“In many ways, the story is about what's vanishing,” says Tom Kohler of the photography show currently on view at the Sentient Bean.
“North of Victory: Savannah's Soulful Signage” is part of a project Kohler embarked on in the late 1990s to document the disappearance of the once abundant hand-painted signs that appeared on downtown churches, nightclubs, barbershops, restaurants and other area businesses.
Kohler enlisted the help of local photographer and author Susan Earl and together they amassed nearly 800 photos, which are now archived at Georgia Southern University's Waddie Welcome Archive and can be viewed online at bit.ly/2RVoP3R .
“North of Victory” is just a sampling of these highly stylized signs and murals. Most all of the images in the exhibition were painted by one of four local African-American sign painters: Jimmie Williams, Marcus Polite, Leonard Miller — also known as "The Sandman" for his Tybee sand sculptures — and William Pleasant, who was also a fine artist whose work is included in the Smithsonian's National Museum of African-American History and Culture on the National Mall in Washington, D.C. Of the four, Williams is the only surviving member of the once tight-knit group of sign painters. Williams himself is very much alive and kicking and is in fact still producing work.
“This is my life, man,” says Williams. “I've painted with everything, from my fingers, paintbrush, cigarette butts, whatever. Whatever's available.”
Williams has a distinctive style that's self-taught and has served him well for many decades. He joined the military at 17 and served in the Vietnam War, but he came directly back to his hometown of Savannah and has been painting ever since.
“I joined the army in my spare time,” laughs Williams. “I had to come on back and get back to business.”
Williams is truly a living link to the past. As a child he would frequently get haircuts at the barbershop of Ulysses Davis, the famed sculptor and wood carver. And in addition to his sign painting, Williams was commissioned for a number of murals and indoor wall paintings over the years. He talks about a narrative mural he did many years back titled “Freedom Ain't Free,” which was a blunt and graphic depiction of slavery, freedom, and redemption that likely made too many people uncomfortable because it ended up getting erased about a month after it was put up.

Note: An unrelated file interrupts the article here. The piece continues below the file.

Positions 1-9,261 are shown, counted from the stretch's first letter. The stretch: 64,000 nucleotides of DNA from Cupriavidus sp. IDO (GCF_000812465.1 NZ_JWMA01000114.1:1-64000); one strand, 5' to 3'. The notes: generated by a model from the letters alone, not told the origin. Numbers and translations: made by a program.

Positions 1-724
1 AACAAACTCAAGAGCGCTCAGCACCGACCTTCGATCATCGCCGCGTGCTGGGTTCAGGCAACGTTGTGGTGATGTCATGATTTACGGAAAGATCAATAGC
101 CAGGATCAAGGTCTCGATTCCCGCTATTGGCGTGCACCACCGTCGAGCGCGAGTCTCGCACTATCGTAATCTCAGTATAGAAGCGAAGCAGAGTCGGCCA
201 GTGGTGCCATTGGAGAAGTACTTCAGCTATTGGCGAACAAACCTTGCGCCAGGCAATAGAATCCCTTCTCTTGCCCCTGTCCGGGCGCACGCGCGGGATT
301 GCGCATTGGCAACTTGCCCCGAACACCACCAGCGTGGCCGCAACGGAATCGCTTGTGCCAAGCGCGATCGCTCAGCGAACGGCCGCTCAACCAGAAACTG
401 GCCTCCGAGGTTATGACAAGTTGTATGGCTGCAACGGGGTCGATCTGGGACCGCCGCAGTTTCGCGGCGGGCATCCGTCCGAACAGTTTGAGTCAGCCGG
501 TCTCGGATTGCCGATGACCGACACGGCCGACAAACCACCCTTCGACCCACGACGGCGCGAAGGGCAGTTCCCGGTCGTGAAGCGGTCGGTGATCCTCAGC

“The thing about it is, when a person sees the truth, if it hurts you, holler. If it don't hurt, just stick it out,” says Williams.
All of the photographs in “North of Victory” were taken by Susan Earl who has been instrumental in preserving this rich culture of Savannah's artistic traditions.
“I've always loved photographing signs and store windows, and started capturing these as an on-going project after talking with Tom Kohler,” explains Earl. “Tom is a native Savannahian and had admired these signs growing up. When one of his favorites — for The Music Lounge on Anderson Street, painted by Jimmie Williams — was whitewashed, he knew it was time to start documenting them.”
“As increasingly rapid gentrification changes who lives and works in the neighborhoods north of Victory, more hand-painted signs disappear,” Earl said. “Corporate businesses with mass-produced signs are outpacing a local, distinctive, African-American art form, and a valuable part of Savannah's culture.”
Be on the lookout for a longer profile of Jimmie Williams in Sunday's SavArtScene column in February in the Savannah Morning News.